Dr. Richard Fessler leaned over his patient's back and sliced through skin, muscle and bone until he exposed the man's spinal cord, crushed just days earlier in a motorcycle crash.
He then inserted a syringe into the cable of nerves and injected about 1 million cells grown from an embryo donated more than a decade earlier at a Wisconsin fertility clinic.
The procedure, performed at Northwestern Memorial Hospital last spring, was a monumental event, part of the world's first test in humans of a therapy derived from human embryonic stem cells.
But several months later, after four patients had received the transplants, Fessler opened an email from his office informing him that the trial was finished.
Geron Corp., the California-based company financing the study, had decided to shift focus to cancer drugs, and with that move, another foray into stem cell therapies had come to a jarring end.
"It is both disturbing and annoying and atypical when compared to other areas of research," said Fessler, lead clinical investigator of Geron's trial and a professor of neurosurgery at Northwestern University. "The world of stem cell research is extremely controversial and in certain areas it is extremely expensive, and when you put those two areas together it is hard to keep studies going."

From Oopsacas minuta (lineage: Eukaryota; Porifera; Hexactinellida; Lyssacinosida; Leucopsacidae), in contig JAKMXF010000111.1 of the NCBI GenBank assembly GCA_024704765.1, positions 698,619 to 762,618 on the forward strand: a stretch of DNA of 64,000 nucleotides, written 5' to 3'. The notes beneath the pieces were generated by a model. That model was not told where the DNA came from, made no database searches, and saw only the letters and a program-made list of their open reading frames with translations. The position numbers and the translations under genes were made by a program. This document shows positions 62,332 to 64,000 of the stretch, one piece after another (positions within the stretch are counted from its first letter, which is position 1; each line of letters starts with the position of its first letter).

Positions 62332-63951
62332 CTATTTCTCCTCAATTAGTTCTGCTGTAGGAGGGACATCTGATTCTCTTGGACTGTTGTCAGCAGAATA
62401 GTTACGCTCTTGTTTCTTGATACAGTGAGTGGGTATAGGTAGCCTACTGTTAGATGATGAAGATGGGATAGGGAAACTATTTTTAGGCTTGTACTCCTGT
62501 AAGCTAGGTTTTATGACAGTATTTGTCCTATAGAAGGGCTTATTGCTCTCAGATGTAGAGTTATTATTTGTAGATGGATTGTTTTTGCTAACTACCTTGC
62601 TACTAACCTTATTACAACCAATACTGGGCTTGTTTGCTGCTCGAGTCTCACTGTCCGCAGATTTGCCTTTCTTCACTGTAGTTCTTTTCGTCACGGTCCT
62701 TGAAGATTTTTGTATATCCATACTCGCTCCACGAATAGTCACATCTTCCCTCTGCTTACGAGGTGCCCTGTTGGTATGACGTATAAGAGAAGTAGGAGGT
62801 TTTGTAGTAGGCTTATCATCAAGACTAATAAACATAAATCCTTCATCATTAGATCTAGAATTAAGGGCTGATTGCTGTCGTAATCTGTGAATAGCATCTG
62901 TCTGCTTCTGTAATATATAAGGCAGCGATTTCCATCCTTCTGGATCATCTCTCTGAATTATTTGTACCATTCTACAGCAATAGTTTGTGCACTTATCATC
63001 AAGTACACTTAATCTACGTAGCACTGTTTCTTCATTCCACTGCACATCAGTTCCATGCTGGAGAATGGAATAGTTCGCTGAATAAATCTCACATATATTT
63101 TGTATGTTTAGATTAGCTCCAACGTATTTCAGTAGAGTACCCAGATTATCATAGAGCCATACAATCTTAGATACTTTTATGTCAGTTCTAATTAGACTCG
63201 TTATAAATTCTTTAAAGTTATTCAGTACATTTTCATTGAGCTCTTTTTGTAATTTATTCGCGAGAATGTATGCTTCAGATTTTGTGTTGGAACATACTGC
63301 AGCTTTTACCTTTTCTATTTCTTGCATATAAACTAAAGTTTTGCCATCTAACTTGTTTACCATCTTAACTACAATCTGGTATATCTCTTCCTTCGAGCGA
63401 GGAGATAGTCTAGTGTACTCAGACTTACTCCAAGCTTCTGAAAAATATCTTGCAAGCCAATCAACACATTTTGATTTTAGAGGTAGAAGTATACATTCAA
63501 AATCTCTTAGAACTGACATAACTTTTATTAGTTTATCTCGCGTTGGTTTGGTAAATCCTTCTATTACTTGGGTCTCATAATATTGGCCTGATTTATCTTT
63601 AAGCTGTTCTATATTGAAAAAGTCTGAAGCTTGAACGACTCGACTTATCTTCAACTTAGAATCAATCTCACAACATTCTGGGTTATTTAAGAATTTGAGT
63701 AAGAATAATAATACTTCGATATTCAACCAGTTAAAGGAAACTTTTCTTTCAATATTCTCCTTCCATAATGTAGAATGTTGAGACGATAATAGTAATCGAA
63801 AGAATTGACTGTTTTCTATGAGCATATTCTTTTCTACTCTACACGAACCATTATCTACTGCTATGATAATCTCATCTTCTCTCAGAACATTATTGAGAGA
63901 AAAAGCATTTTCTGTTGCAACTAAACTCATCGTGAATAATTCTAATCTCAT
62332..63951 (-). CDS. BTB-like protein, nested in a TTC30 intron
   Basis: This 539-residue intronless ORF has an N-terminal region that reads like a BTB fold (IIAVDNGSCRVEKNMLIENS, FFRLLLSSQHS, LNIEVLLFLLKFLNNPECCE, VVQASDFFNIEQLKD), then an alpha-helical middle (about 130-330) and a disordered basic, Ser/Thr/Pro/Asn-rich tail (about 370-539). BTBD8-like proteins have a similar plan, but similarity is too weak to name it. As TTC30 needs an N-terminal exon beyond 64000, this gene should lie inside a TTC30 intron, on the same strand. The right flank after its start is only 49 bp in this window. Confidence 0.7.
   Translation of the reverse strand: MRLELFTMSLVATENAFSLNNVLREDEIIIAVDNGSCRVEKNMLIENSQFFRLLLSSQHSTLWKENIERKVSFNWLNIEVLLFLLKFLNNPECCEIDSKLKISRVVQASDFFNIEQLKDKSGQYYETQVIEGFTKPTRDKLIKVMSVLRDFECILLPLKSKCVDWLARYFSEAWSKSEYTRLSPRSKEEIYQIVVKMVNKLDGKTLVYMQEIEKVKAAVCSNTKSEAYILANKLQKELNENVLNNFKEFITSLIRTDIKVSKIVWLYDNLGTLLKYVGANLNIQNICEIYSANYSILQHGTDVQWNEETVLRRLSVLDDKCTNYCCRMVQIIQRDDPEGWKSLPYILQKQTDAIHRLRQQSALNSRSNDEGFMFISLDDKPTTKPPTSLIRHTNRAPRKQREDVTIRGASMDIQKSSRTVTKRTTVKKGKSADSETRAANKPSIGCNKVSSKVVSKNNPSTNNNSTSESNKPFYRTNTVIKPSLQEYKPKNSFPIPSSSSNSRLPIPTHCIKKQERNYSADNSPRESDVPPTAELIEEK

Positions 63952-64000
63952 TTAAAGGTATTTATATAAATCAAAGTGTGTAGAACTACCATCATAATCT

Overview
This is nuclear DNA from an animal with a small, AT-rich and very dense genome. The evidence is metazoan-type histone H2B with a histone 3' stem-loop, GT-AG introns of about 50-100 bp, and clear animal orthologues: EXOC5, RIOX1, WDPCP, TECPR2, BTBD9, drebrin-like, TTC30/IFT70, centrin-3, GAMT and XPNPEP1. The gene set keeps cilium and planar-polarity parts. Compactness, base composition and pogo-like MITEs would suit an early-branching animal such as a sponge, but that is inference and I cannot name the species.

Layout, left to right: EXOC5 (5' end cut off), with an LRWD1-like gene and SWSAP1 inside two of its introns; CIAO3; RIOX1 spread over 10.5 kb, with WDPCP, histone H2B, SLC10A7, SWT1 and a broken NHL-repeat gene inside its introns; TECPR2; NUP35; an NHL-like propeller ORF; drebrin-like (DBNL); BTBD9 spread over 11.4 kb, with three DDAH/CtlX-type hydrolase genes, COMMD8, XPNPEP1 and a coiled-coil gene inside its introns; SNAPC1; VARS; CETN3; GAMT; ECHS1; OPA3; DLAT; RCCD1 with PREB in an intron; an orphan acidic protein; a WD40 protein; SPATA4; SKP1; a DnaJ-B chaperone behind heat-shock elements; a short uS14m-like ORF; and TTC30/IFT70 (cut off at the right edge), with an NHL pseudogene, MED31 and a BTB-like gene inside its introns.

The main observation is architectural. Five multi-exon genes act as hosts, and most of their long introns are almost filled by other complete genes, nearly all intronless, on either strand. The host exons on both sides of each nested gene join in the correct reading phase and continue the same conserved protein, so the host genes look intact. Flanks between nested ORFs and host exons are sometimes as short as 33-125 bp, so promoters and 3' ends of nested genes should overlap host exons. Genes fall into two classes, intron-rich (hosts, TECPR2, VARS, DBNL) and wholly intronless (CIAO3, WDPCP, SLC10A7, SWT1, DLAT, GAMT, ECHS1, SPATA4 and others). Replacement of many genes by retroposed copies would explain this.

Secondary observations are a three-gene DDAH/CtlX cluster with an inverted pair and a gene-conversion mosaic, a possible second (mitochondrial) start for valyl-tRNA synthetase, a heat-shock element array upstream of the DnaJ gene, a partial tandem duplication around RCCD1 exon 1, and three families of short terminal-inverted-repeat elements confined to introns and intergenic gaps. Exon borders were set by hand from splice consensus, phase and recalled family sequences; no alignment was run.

For more than a decade, stem cell research has been at the center of fantastical speculation, rife with talk of lab-raised livers and beating hearts, of insulin-secreting pancreatic cells and of homegrown neurons for Parkinson's patients, cultured in a petri dish.
But moving from petri dish to human has proven problematic. Scientists have grappled with an array of reoccurring obstacles, including political interference, sporadic financing and the difficulty of working with the mercurial cells.
Geron's seeming ability to scale those hurdles made its abandonment of the program all the more chilling for a scientific community well aware of the damaging effects of false starts, especially on funding.